I just finished putting small cups of cinnamon sticks on my bookshelves. I spotted a silverfish on one of my books the other day – nasty insects that love to chew on bookbinding glue and paper – and was just quick enough to squish it. Google said silverfish hate the scent of cedar and cinnamon. But to be sure, I’ve ordered a bottle of silverfish poison powder on Lazada too. It won’t arrive until next year, which starts tomorrow.
I fully expected to spend most of December exploring our new neighbourhood. We moved here recently to be closer to my kid’s primary school (so much has happened this year! I’ll have a first grader! aaahh!). It’s quieter here than where we used to live, next to Singapore’s largest mall, with the nearest public library and an NTUC FairPrice mere minutes away. Here in our new place, we have to ride a bus or MRT to the nearest shopping centre. But now we’re also a stop away from a proper wet market, a short walk away from small cafés/shops claiming to bake “artisanal” bread (whatever that is), and best of all, I can see East Coast Park in the distance from our window. Which isn’t too bad.
But what do you know, Singapore recategorised the Philippines into the group of countries with slightly more relaxed Covid-19 restrictions, and we entertained the possibility of maybe, just maybe, flying home for the first time in nearly two years.
When we bought our flight tickets, the quarantine period in the Philippines was just 3 days, and we heard stories of people being released on the 4th day, after their PCR test results were promptly issued.
Of course, as you all know, Omicron hit.
By the time we landed in the Philippines, the quarantine period had lengthened to 5 days (vs. the original 3 days). We also ended up being released on the 7th day because the Philippine Bureau of Quarantine was somehow blindsided by the huge volume of OFWs who wanted to come home for Christmas (hands up, who else was surprised?).
Short story long, we have now spent longer in home/hotel quarantine than we spent with our own families (time split between his and mine).
Would we still fly home if we had known? 110% yes.
Wishing you and your families a safe, healthy, and happy 2022.
Think critically dear readers (especially so next year),
Happy (Lunar) New Year everyone! At least I’m in time to greet everyone for that. Enjoy your fried tikoy and egg or your virtual yusheng, however you celebrate. 新年快乐！
A lot has happened the past two months which I’ll write about at length once I get over this crunch period at work. Three things I’m most ecstatic about:
Last December, I finally learned how to ride a bicycle. (It only took me thirty-*bleep* years and one minor tumble! There’s hope, people.)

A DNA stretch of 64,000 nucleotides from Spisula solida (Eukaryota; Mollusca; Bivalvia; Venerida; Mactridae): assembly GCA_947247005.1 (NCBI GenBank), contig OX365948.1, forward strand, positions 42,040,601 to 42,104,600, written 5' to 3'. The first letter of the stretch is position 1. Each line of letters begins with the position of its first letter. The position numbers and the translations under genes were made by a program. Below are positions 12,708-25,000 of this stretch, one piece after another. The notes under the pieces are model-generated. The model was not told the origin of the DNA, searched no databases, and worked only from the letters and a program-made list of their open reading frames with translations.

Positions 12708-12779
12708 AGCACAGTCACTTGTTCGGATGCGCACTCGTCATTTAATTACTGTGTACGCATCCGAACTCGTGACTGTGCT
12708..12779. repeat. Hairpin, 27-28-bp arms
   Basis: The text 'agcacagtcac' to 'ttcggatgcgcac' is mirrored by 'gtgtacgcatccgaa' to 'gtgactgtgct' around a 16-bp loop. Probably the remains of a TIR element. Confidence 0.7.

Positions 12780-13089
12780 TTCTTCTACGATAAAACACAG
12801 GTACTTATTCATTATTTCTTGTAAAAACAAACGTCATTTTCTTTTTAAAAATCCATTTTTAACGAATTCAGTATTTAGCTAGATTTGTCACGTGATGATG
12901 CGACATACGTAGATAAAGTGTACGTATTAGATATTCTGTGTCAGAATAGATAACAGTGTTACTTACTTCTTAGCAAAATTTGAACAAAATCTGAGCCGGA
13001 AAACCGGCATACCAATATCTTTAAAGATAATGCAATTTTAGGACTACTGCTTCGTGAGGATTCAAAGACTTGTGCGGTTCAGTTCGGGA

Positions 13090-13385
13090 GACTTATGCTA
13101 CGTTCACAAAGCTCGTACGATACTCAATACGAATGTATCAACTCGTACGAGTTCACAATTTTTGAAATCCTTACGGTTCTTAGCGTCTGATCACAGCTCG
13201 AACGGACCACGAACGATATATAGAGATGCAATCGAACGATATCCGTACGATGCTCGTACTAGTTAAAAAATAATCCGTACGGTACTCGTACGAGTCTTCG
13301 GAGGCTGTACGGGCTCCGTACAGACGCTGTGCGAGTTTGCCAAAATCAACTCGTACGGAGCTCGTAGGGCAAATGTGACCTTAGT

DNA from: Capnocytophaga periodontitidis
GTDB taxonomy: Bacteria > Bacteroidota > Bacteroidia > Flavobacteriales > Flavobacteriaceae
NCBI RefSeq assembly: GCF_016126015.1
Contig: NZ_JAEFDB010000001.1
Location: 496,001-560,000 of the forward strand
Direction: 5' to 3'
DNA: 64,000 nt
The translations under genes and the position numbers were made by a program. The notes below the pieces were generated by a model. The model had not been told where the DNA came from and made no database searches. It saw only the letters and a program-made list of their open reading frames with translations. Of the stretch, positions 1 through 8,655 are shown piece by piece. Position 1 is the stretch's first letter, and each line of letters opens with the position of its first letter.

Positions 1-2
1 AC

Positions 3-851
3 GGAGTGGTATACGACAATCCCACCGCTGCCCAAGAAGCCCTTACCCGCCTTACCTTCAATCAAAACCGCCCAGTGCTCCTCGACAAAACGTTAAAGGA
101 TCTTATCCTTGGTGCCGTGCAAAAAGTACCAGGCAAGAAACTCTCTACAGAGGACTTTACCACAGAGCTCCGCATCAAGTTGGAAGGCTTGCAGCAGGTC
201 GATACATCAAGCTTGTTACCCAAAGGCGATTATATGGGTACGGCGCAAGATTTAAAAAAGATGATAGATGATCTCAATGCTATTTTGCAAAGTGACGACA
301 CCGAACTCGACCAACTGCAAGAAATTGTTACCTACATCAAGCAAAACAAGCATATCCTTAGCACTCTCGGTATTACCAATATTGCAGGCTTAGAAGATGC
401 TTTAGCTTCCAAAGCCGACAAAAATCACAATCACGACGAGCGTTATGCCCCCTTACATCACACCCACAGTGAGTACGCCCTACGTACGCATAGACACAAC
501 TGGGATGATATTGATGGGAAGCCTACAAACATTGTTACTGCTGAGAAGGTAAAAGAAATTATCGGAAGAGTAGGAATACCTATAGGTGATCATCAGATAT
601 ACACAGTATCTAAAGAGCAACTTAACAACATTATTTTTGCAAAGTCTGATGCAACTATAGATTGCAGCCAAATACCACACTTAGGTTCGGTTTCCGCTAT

Hub and I started to take our health more seriously — and discovered something new in the process.
And finally, my little family recently received our permanent residency approval here in Singapore. Very grateful for it — and it also means quite a bit of planning for when our kid moves on to “big school.”
Another throwback, this time written when I was pregnant with our kid. He just attended his first “by-himself” play date today and I’m feeling a little nostalgic.
I must say I never really knew about “babymoons” until a work colleague asked me about it. She’s Singaporean but had spent most of her life in Melbourne and therefore knows all about funky drinks I’ve never heard of like Lemon, Lime & Bitters, calls sunglasses “sunnies” and has friends who go on babymoons.
At that time, our kid also liked to make his presence felt — often in the mornings or in the evenings when I’m about to sleep — by rolling around, kicking (or punching?) me in the bladder region, or in a few instances, hiccupping (at least that’s what I think is happening; those times he moves in a small, steady dum-dum dum rhythm).
There were times during my pregnancy that I couldn’t believe I was carrying a little person around inside me (belly size notwithstanding). Funny enough, the Hub didn’t feel like a dad yet either, though he had felt our kid kick a few times. I guess we both need to see, smell, and hold him for reality to truly sink in.
But for now, there’s the babymoon.
We stayed in two different hotels: the first near to the Hub’s dive spots, then the remainder of our stay in Nusa Dua. The beach atmosphere called for the frequent consumption of lots of smoothies with summery, tropical names like Bali Sunrise and Cucumber Cooler, fresh young coconut juice and grilled meat/seafood. Needless to say, the recommended “300 extra calories a day” rule was not followed that week.